In 2022, Ukraine can expect to produce 70 million tons of grain and oil crops. This is quite a good result given the full-scale Russian invasion, landmines in the fields, ruined agricultural infrastructure, and stolen grain.
Considering that Ukraine consumed about 25 mln tons, 70 mln tons is a decent result. However, logistical problems that limit exportation can be a threat to the country’s economy, Ukrainian agricultural producers, and millions of people in the world who can be affected by hunger, while tens of millions would fly from the hunger-struck countries of Africa and the Middle East to the EU.
Ukraine’s inability to export surplus crops to the global market puts over 100 million people worldwide in a very tough situation. At the same time, Ukrainian agricultural producers and the economy will also suffer a major blow.
Today, Ukraine has about 26 mln tons of carry-over stocks of grain and oilseeds left from the previous season, adding 70 mln tons of the new harvest, while the certified storage capacities are about 66 mln tons (of which 10 to 15 mln tons are located on the occupied territories or were destroyed) and additional 15 to 20 mln tons of temporary grain storage on farms.
Taking into account the remaining stocks from the previous year and the current exportation level of 2 mln tons, we lack 10 to 15 mln tons of storage capacity to stockpile the new harvest.
However, the worst problem is the inability to export grain at an acceptable price, which deprives Ukrainian producers of the revenue needed to cover the expenses.
As a result, the producers who have crops but cannot sell them will go bankrupt and won’t be able to sow the fields next year. This will further increase the deficit of grain, especially in underdeveloped countries, and food prices will further rise worldwide.
In this case, Ukraine will lose income from grain exports, budget revenue will fall, and the economy will be crippled. Alternative export routes through the western land border can only be a temporary grain transportation solution.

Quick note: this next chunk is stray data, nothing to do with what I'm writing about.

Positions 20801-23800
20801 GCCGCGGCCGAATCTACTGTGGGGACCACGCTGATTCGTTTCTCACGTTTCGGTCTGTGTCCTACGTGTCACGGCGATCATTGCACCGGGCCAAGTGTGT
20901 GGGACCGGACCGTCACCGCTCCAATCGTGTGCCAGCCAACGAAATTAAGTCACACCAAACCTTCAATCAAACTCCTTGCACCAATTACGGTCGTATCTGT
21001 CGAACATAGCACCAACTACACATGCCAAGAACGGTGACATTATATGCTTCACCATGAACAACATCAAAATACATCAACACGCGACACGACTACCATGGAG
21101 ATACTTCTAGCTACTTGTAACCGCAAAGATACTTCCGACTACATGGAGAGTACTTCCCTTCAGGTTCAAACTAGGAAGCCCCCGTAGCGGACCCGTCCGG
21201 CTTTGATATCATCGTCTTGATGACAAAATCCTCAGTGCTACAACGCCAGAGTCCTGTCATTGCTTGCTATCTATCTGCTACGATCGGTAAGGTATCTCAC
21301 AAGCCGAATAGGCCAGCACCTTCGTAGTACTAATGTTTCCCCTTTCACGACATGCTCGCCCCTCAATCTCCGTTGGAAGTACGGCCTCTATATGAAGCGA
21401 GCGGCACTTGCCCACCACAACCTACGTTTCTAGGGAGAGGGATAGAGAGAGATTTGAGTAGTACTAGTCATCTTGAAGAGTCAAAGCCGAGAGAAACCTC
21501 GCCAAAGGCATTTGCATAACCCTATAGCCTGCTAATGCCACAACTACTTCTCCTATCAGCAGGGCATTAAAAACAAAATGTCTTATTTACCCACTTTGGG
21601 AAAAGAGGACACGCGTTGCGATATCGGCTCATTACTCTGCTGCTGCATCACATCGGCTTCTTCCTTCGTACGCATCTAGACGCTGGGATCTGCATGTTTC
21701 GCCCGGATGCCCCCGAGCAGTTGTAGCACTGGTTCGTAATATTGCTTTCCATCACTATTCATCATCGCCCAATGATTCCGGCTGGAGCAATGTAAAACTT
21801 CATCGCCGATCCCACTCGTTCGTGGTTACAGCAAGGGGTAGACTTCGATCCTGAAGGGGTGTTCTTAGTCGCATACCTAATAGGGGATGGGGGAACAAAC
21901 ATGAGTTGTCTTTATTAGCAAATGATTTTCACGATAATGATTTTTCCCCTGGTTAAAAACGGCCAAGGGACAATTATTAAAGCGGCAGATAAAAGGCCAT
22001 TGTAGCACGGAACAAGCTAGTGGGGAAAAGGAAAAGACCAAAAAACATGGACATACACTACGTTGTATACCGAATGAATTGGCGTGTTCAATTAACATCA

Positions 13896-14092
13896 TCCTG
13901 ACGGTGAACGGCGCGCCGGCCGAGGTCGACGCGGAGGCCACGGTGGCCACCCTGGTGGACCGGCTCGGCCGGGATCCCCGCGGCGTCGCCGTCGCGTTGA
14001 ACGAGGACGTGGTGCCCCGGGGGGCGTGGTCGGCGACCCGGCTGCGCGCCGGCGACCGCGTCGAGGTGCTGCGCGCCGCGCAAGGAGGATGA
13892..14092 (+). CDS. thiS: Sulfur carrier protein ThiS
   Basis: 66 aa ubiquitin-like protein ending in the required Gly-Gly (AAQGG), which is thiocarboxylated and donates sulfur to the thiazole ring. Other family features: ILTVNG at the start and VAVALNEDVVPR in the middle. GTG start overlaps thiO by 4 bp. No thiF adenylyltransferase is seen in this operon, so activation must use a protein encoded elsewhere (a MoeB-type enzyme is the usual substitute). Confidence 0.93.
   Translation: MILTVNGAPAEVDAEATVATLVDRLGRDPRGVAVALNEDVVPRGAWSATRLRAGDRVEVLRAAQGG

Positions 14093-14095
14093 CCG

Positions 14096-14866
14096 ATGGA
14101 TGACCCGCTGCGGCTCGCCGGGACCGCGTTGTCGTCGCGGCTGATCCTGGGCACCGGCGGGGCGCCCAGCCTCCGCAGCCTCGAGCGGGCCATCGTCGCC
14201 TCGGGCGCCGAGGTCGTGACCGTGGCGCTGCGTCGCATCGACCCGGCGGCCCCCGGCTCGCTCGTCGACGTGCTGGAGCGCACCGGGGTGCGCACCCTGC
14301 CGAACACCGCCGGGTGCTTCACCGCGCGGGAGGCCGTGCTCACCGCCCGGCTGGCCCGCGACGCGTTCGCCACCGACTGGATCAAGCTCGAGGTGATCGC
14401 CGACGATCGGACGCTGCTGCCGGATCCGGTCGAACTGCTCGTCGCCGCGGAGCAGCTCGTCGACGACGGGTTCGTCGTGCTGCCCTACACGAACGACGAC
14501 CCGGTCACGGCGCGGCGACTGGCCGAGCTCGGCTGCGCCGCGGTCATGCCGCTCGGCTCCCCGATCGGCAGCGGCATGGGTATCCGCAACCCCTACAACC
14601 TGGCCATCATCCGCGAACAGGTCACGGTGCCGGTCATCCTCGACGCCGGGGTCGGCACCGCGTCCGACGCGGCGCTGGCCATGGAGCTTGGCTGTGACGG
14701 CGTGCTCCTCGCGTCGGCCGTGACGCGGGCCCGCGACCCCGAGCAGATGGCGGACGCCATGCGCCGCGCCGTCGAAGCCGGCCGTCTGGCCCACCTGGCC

The cost of export transportation has already risen to $180 per ton, which is already over 60% of the grain price in the port of Constanţa, and this amount is deducted from the price Ukrainian producers receive for their grain on the global market.
Ukrainian agricultural producers have already been forced to sell their grain below cost at a discount of over 50%.
By waging war in Ukraine and blocking Ukrainian ports as well as international trade routes, Russia has already caused a crisis and a surge in global grain prices.
Traditional consumers of Ukrainian grain in the countries of Southeast Asia, the Middle East, and Africa could be deprived of food stocks and unable to buy the required amounts elsewhere due to increased prices.
Hence, the UN predicts that tens of millions of people will be on the brink of starvation, which will cause unrest, revolutions, fighting, and a mass migration of people looking for food to the trouble-free EU. Various estimates give a prediction of up to 40 million new migrants. Europe simply won’t be able to handle such large numbers of refugees and is quite likely to plunge into chaos.
Russia has a long record of weaponizing hunger. In Ukraine, it used this weapon three times: in 1921-1923, in 1932-1933, and in 1946-1947, when it starved to death millions of Ukrainians. Now Russia wants to use hunger as a weapon against the whole world to destabilize it and gain victory over Ukraine and the West by causing devastating turmoil over a whole continent.
Edward Lucas, a well-known expert and a former editor of The Economist, has called mass migration Putin’s most powerful weapon, which has already been used repeatedly. Timothy Snyder, a Yale historian, says that Russia has a plan and is preparing to starve the majority of the developing Asian and African countries as the next stage in its war in Europe.
Hence, the West understands this plan and all its horrific consequences awaiting not only Ukraine but all the developed Western countries, unless urgent measures are taken.
The blockade of Ukrainian ports and exportation of Ukrainian grain by the Russian regime has two purposes: first, to ruin the Ukrainian agriculture and economy, and second, to cause mass starvation in Asian and African countries and instigate mass migration to Europe, thus destabilizing it and throwing it into utter chaos.
The West needs to act resolutely in supporting Ukraine and lifting the blockade of Ukrainian ports and international trading routes in the Black Sea, or else it will have to reap a bitter harvest of the Russian famine policy, which will imply tremendous casualties for all the civilized world.